All businesses are hiring virtual assistants. Big, small, and medium businesses from all industries use virtual assistants.
“How could they ever hire me? I don’t even have experience as a virtual assistant!”
Trust me- it does not matter. Sure, some VA roles might be super complex or a client just might need that extra guidance from an experienced VA. If that’s true, they will probably have a bigger budget and need to hire someone that is an expert in those roles.
Not everyone has the budget for an expert, though.
And a client that is happy to work with a beginner will know that you are just starting and have limited knowledge of the software or systems they use. If they are using a project management software, like Trello, often they will have standard operating procedures in place for you to follow along with as you’re doing the tasks they need.
How to Work as a Virtual Assistant?
Getting started as a virtual assistant is easier than you might think!
Inside the Live Free Academy, you will learn how to start and what to do after starting. It’s all in Step 7: Working with and Wowing Clients. I even share a full onboarding document that you can use!
A client will hire you on an independent contract basis. Meaning you are not an employee.
They will hire you for 20, 30, 40, or however many hours of work they are looking for help with per month. From there they would share the tasks they need help with on Mondays, Wednesdays, etc.
With this role, you should have agreed upon turn-around times for when tasks are assigned, and when they need to be completed.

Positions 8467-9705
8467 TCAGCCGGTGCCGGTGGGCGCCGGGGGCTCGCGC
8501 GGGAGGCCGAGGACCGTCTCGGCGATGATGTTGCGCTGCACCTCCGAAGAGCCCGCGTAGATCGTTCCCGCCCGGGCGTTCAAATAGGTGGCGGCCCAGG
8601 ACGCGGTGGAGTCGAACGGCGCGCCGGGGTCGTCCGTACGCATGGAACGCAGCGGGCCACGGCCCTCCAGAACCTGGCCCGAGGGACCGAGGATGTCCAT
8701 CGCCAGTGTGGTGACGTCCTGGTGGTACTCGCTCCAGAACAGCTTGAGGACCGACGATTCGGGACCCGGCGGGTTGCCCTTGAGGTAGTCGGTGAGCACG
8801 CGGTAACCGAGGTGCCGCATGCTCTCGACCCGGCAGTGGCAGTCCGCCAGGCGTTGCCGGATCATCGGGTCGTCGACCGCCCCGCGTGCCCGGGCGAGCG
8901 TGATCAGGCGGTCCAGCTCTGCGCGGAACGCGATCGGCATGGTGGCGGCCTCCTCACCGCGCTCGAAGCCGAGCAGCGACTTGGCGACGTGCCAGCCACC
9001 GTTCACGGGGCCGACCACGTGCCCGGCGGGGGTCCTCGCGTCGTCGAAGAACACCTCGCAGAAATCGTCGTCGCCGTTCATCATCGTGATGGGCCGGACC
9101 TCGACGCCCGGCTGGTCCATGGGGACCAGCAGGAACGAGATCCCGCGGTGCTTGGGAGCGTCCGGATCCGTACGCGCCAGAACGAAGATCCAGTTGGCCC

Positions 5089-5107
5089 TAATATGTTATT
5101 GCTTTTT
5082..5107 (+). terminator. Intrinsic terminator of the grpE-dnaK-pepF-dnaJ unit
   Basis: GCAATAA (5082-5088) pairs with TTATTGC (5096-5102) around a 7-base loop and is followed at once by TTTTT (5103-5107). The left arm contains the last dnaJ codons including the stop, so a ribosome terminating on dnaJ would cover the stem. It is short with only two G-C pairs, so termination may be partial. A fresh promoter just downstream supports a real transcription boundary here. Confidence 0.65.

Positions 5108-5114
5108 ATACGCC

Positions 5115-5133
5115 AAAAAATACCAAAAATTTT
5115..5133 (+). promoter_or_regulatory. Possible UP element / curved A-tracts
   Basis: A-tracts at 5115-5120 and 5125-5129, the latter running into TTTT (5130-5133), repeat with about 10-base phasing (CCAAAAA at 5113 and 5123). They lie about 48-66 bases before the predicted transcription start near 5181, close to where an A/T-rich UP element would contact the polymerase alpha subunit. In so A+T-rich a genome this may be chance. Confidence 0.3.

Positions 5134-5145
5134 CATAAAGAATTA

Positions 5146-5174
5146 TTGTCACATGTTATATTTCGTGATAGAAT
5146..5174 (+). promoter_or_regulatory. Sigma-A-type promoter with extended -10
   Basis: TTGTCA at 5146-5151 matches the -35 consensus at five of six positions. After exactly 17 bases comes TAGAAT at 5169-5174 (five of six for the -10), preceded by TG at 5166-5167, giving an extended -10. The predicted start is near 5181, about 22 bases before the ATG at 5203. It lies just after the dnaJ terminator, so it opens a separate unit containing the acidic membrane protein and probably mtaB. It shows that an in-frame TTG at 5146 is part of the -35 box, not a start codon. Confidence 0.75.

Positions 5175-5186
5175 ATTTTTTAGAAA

For example, don’t think that clients can just send you a project to work on and expect it done within 15 minutes. That’s one main difference between full-time employees and contractors.
As a freelance contractor, you work when it fits your schedule, where you want, and how you want. With the understanding that you have will meet all client-determined deadlines.
How Do I Get Experience?
A lot of people are willing to hire beginners.
If you follow me on Instagram, each Friday I post job leads on my stories straight from the LFA Job Leads board.
When clients use my hire form, they are asked if they are willing to work with a beginner. A lot of times the answer is “Yes!” or sometimes the answer is “No, I want to see testimonials and current case studies.”
Both are fine. There is room for everyone in the freelance space!
And you can even gain experience right now! For free!
I also have podcast episode 140: How to Use Free Work to Fast Track Your Success all about free work that you will want to check out. It allows you to get some experience in a low-pressure way.
How Do You Price and Package Your Services as a Virtual Assistant?
Typically, a virtual assistant will package their hours for a client to buy in advance.
To price your packages, charge your hourly rate by the number of hours in the package to get the package price.
The great thing about being a VA is that having packages of hours is going to set you up for retainer clients. A retainer client is just a recurring client that you will do tasks for each month. You have an agreed-upon rate that they pay upfront each month.
How Much Can You Earn?
How much you can earn is mostly up to you.
An entry-level virtual assistant just starting generally would charge anywhere between $25 per hour up to $40 per hour for a little more experience.
Remember- the only work experience I had when launching my business was inside a classroom and babysitting! If I can do this, you can too! Download my free skills assessment right now and get started today!